Today, 30 october 2016, I got the message that the guitarist and composer Roland Dyens had passed away suddenly.
My first acquaintance with Roland Dyens was via his compositions. My then guitar teacher Ed Westerik had brought in a copy of Tango en Skai and proposed that I gave it a try. He had studied the piece in his own conservatory years and it had helped him with mastering a few techniques.
I started to study cheerfully, yet oh my, the piece was difficult! I have a tendency towards control during playing, which can work out counterproductive while playing music. Quite a few passages from this piece, for example the scale passage in measure 5 and the ornamentation in measure 7, require a liberty that you have to permit to yourself. Any attempt to control the situation removes the tempo and the easy-going atmosphere. To achieve this approach, you have to study hard to get some control, and study even harder to find the courage to let it go!
I never finished this piece, unfortunately.
Another guitar teacher of mine, Robert Horna, is a passionate fan of Dyens’ music and likes to perform it. In this way, he plays for instance Songe Capricorne en Saudade Nr. 3 in an inimitable manner. A combination of the genius of the composer and the skills and empathy of the player. This brilliant swing and deep emotion of Saudade! Wow…
It is so weird: In fact, at this moment I am writing down a Saudade for Roland Dyens himself. In characters…
I have had the pleasure to hear him playing live twice, and to “meet” him once via the written interview that he participated in for my anniversary book Feast on Six Strings, Five Years Guitar Festival Nordhorn (at the moment I am making it ready for publication).
The first time that I heard him play was at the Twente Guitar Festival in Enschede in 2008. He was a quiet person, at times almost tranquil and deep in thought. Yet he had a sharp view on his environment, observing it eagle-eyed. His concert was an experience, it was the way that he tasted the atmosphere in the hall during the first pieces that he played in order to connect to it, it was the way that he succeeded to invite the audience to participate in it.
In a subtle way, he conveyed the audience the right attitude to enjoy the music. This particularly applied to the nuisances on the balcony in the Concordia Theatre that thought that it was necessary to audibly comment on his playing on the fly, disturbing the experience for the others. He dropped his playing volume such, that the chatterboxes soon found out that they were disturbing the atmosphere. The curious fact was that his eloquence in the music remained unchanged. The dynamics in his play were independent of his playing volume to a large extent.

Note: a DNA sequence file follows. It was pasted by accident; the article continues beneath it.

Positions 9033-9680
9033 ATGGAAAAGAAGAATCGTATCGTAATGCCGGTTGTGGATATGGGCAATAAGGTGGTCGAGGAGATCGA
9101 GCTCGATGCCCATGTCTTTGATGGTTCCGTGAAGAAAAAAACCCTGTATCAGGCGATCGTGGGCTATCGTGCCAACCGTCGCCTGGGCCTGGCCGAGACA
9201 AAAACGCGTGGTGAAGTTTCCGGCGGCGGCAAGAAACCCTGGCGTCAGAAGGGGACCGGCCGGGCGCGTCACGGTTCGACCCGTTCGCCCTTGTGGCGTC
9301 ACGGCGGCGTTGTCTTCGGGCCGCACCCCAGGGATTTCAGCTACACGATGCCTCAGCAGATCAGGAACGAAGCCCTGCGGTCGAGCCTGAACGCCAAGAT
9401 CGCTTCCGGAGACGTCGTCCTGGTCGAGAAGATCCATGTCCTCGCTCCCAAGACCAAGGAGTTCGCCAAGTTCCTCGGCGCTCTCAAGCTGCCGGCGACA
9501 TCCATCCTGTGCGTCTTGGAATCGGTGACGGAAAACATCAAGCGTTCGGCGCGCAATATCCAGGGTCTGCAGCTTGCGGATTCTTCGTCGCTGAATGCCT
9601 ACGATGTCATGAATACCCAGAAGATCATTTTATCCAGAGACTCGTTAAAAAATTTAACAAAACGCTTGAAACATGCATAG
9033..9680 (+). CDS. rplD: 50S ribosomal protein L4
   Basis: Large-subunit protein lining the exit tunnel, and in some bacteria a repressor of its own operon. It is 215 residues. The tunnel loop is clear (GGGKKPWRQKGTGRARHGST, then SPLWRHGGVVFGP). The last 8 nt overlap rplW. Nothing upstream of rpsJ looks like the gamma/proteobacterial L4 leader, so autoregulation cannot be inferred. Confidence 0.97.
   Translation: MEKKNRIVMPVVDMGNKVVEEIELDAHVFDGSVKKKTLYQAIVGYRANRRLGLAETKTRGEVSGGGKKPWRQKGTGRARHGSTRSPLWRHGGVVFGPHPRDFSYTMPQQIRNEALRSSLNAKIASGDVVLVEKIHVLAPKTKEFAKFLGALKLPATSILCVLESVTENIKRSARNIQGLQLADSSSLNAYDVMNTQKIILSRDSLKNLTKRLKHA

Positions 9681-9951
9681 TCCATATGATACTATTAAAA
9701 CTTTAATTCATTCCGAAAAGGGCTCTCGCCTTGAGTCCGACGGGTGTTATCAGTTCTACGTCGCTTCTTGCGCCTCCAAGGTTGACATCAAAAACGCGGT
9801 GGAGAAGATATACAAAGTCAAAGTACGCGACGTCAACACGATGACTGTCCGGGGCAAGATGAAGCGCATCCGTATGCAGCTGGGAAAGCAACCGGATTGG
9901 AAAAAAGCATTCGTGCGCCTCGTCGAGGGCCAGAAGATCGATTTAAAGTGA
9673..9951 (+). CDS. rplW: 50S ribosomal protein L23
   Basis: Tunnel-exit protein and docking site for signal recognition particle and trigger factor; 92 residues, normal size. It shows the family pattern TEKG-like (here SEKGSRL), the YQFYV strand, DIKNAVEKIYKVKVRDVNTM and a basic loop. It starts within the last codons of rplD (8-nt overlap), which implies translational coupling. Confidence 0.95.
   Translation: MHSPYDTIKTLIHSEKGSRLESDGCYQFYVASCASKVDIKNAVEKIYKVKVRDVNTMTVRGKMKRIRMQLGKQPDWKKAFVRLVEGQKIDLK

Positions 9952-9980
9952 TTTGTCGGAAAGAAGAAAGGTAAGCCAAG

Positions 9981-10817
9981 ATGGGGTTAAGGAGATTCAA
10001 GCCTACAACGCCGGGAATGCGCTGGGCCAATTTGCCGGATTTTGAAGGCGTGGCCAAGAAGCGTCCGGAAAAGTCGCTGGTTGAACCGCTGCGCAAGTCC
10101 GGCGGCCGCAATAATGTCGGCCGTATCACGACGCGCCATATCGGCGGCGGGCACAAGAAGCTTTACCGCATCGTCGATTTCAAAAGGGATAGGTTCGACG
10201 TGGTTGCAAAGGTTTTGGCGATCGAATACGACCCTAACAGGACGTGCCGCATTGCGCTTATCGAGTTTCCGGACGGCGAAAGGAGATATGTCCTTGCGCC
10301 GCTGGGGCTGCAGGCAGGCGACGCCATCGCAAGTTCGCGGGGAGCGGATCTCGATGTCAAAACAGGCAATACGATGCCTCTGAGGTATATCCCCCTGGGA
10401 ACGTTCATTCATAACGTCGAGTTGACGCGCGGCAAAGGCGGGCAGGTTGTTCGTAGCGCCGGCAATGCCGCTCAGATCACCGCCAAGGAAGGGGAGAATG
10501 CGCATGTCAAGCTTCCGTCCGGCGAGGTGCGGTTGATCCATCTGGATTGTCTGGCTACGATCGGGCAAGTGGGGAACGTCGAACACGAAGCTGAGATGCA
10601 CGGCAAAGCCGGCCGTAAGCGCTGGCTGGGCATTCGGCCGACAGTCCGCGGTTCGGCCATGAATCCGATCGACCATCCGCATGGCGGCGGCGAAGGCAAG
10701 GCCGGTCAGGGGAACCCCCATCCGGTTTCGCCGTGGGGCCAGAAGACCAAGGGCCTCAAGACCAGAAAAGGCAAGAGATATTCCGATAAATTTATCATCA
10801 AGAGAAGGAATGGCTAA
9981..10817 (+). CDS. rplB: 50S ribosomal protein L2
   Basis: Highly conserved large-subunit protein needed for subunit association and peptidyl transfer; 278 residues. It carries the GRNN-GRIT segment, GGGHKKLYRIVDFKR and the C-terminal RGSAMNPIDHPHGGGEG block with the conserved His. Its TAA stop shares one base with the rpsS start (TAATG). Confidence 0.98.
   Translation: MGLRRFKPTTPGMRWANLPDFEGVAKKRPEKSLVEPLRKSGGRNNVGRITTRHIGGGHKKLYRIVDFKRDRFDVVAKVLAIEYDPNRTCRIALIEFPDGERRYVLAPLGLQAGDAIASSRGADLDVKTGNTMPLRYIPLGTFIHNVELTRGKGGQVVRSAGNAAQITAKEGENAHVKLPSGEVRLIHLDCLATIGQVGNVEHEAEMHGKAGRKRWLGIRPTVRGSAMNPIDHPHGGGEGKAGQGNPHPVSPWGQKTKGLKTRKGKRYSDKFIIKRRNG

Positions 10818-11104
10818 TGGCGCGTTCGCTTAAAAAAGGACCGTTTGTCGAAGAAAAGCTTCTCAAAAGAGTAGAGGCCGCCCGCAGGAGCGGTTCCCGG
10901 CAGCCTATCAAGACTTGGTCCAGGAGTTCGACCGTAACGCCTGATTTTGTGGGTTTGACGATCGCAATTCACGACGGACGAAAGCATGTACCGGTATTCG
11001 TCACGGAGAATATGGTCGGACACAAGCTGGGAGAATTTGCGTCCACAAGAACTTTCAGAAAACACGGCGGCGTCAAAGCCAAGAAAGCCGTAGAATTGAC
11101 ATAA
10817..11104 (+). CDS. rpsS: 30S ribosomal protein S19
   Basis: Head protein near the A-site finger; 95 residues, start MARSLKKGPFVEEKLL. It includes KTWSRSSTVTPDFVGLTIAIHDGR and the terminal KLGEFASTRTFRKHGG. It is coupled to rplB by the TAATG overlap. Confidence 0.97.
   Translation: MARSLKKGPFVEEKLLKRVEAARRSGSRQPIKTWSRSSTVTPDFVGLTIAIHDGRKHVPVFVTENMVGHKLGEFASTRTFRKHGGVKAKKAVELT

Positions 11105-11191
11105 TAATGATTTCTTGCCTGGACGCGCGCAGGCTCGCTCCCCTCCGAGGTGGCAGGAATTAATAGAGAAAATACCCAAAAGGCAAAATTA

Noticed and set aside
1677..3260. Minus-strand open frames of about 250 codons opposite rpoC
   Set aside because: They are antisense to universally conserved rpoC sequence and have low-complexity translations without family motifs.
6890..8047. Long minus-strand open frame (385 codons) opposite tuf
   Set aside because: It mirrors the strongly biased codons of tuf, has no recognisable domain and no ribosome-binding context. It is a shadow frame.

The second time that I heard him was on the Guitar Festival Nordhorn in 2012. As a consequence of the small scale of this festival, the atmosphere is pleasantly intimate, and you meet the artists more “in the wild”. Here I saw him quiet and deep in thought at times as well, yet by his glance I could recognize that he felt at home here and enjoyed the festival atmosphere. A fact that he acknowledged in the written interview later.
One of the highlights on that festival was his performance of Tango en Skai, dedicated to Fred Rootveld, member of the loyal support crew for a few editions of the Twente Guitar Festival and all of the Guitar Festival Nordhorn. Both had met on that occasion and become friends.
Next year -2017- Roland Dyens was bound to play again on the Guitar Festival Nordhorn. It is sad that this will not happen now…
My “meeting” in writing with him was a special experience. As an inexperienced interviewer, I had asked an interview with him for the book Feast on Six Strings, Five Years Guitar Festival Nordhorn. He was one of the first with a positive reaction to join in. He answered my questions in a personal manner and indicated my journalistic blunders in subtle way with a very personal and mild humour. That’s a positive way to learn as an amateur!
His response (Bravo…) after I sent him a concept of the book was a great encouragement for me personally.
He has passed away… What is left to me are the encounters with his music. The memories to his concerts and of course the CDs that he recorded. In particular, Nuages and the two CDs Chansons Francaises. Where else do you hear the remarkable contrast between Bachianas Brasileiras and Felicidade (both on Nuages) and the bright happiness that speaks from his interpretation of Felicidade? Where else do you hear the soul of the French Chanson more than in his arrangement and performance of La Chanson des Vieux Amants, Ne me quitte pas and the tender version of Plaisir d’Amour…?
His music has become a heritage now. Roland Dyens is no more… Yet his music and compositions will live on!
I wish his next of kin, beloved and friends, and the guitar world, lots of courage to cope with this loss.